Venkatesh Prasad, one of Team Indias key members in the 90s, had also donned the coachs hat during the U-19 World Cup in 2006, in which the Indian colts emerged as the runners-up. The likes of Rohit Sharma, Cheteshwar Pujara, Piyush Chawla and Ravindra Jadeja were under his tutelage. Now after 14 years, the former fast bowler reminisced about his coaching days.
“These three guys — Piyush Chawla, Cheteshwar Pujara, Rohit Sharma I had no doubt about their talent and their capabilities. I knew very well that they’re going to go a long way. In fact, the moment the U-19 World Cup (2006) was over, I did write to BCCI in my report saying that these players should be fast-tracked into playing Ranji Trophy or the zone matches, this is what I had said,” he told FanCode, a multisport aggregator platform from the house of Dream Sports.
Talking about Jadeja, he said, “Ravi Jadeja definitely had the talent and all he had to do was work hard on his ability, on his skillset and be focused.”
No conversation with Venkatesh Prasad is complete without the mention of his face-off with Aamir Sohail in the 1996 World Cup quarterfinal, which to this day is considered as one of the biggest moments of Indian cricket history. “There’s not even a single day that goes by without anybody, whoever sees me, come what may, would definitely ask me, every single day from the last 24 years.
“He should’ve just gone back to his crease probably after getting that, but there was some exchange of words and a gesture that he made which didn’t really go well. Obviously, with the entire nation and spectators who were watching, and of course, with me as well. My blood was really boiling and we needed a wicket.”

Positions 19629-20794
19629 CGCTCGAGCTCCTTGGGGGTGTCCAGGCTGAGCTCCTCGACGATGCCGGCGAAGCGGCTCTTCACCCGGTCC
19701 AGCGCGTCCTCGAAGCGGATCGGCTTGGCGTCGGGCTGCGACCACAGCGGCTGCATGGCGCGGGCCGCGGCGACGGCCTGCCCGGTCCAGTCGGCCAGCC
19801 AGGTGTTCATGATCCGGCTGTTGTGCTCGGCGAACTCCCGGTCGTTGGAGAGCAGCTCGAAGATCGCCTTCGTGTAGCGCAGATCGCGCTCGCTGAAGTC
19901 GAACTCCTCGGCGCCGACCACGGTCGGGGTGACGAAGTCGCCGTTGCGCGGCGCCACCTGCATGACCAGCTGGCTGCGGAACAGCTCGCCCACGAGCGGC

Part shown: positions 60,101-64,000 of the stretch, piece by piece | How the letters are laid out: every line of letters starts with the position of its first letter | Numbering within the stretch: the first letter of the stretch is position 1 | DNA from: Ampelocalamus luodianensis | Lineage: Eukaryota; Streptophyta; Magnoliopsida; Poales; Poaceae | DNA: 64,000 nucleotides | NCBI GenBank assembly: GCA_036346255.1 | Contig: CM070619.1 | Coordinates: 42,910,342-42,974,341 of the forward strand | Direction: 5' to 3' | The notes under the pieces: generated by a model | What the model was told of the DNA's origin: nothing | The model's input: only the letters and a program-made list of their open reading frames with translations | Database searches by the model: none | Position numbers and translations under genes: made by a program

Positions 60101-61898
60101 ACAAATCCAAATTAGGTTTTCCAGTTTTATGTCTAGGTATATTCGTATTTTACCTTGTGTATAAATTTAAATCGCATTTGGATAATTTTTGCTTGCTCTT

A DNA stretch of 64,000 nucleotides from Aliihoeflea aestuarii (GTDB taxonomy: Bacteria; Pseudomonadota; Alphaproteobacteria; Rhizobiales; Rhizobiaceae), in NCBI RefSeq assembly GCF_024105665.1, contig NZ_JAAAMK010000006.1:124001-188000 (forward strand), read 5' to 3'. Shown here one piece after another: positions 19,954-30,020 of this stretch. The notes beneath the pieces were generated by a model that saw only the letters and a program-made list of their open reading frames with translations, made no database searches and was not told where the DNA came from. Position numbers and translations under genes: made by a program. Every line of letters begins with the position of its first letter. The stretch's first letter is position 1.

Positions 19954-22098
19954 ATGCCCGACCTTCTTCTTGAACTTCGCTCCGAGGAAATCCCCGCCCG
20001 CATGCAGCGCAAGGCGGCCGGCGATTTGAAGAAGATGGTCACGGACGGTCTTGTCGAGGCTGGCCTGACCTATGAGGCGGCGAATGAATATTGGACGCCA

When asked about the send-off, the 50-year-old said, “I would’ve been penalised for that sort of gesture because that’s when the ICC Code of Conduct had come into the picture during the ’96 World Cup; so I had to be very careful. And Shepherd was the umpire, so Azhar, Srinath and Sachin, everybody came to my rescue, otherwise, I would’ve probably been penalised or may be banned.”
He also made an important point about the importance of pace bowlers, when asked about the saliva ban. “Yes, I think, it’s definitely, the bowlers, the fast bowlers, the swing bowlers especially, are at a disadvantage. So you need to have pace, you need to have 140+ or 145+.”
He compared this situation with hockey and said: “You know we were extremely good in our skills in hockey, so when they changed the layout, the astro turf came in, it all became speed and strength, so now cricket is going that way as well. There is no saliva so it’s very difficult to swing the ball so it depends a lot on one’s pace.”